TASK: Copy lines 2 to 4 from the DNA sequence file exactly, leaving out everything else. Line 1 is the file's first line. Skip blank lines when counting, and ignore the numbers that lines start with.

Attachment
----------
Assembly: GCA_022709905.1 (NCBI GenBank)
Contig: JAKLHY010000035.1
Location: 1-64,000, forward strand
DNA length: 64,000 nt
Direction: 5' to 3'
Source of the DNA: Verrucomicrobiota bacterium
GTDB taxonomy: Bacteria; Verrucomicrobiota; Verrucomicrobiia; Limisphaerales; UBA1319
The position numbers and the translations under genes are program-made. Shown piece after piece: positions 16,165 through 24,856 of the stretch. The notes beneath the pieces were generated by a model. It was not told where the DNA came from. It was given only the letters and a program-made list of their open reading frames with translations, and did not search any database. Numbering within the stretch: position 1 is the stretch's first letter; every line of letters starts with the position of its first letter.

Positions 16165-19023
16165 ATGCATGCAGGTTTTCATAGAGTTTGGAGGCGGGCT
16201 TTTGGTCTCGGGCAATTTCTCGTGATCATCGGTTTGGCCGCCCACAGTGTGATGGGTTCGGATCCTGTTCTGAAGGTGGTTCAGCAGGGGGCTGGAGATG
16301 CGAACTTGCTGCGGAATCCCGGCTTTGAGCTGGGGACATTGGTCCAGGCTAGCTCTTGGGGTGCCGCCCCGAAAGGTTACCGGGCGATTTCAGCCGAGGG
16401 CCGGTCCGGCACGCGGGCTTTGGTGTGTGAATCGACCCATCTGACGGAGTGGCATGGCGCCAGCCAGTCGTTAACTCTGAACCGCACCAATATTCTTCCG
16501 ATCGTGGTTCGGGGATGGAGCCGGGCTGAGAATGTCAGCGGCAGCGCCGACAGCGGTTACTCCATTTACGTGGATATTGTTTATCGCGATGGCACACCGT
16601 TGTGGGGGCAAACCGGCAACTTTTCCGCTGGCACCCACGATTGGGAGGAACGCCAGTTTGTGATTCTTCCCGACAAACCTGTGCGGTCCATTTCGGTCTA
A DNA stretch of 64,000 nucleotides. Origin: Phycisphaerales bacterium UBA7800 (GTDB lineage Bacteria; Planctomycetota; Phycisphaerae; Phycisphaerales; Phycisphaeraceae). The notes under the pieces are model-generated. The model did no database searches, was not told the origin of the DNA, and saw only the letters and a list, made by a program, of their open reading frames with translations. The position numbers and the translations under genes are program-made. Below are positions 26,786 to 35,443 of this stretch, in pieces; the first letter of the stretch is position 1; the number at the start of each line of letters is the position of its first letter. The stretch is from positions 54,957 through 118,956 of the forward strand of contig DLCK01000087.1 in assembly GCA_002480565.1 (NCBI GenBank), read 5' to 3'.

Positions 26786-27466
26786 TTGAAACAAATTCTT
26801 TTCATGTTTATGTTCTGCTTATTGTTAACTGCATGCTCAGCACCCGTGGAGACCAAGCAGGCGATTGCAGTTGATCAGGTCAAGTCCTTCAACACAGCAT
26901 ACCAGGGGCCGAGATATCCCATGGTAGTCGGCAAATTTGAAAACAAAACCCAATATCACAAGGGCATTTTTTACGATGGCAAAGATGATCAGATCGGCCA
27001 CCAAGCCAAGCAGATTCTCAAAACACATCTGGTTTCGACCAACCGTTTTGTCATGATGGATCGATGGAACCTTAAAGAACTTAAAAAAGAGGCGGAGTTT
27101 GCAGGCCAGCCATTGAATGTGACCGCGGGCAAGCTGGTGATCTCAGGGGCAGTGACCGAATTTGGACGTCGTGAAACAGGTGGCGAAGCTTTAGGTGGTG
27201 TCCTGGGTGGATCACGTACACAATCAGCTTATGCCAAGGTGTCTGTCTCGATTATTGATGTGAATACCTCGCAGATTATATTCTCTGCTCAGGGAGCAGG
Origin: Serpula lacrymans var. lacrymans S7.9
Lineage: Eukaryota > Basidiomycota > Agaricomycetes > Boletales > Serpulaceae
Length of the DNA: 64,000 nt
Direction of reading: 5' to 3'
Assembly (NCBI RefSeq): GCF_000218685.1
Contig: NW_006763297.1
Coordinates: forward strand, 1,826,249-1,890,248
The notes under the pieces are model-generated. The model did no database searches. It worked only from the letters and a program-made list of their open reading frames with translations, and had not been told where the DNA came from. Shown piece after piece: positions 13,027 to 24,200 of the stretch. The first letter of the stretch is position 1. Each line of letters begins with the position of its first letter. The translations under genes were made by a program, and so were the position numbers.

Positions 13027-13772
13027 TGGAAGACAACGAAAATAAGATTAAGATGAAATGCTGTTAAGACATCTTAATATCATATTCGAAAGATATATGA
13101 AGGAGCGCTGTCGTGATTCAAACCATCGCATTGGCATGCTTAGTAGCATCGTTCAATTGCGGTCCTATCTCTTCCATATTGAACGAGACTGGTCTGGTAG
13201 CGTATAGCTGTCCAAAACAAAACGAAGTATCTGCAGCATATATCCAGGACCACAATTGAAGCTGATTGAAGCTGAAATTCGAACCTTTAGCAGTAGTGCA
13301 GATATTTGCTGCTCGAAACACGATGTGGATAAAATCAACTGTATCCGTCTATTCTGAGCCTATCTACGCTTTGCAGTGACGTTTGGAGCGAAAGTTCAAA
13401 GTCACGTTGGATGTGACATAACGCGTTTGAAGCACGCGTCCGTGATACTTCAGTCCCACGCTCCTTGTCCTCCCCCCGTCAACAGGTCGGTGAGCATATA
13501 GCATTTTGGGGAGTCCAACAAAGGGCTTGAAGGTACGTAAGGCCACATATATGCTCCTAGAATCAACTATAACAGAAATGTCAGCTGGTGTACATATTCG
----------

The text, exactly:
Contig: JAKLHY010000035.1
Location: 1-64,000, forward strand
DNA length: 64,000 nt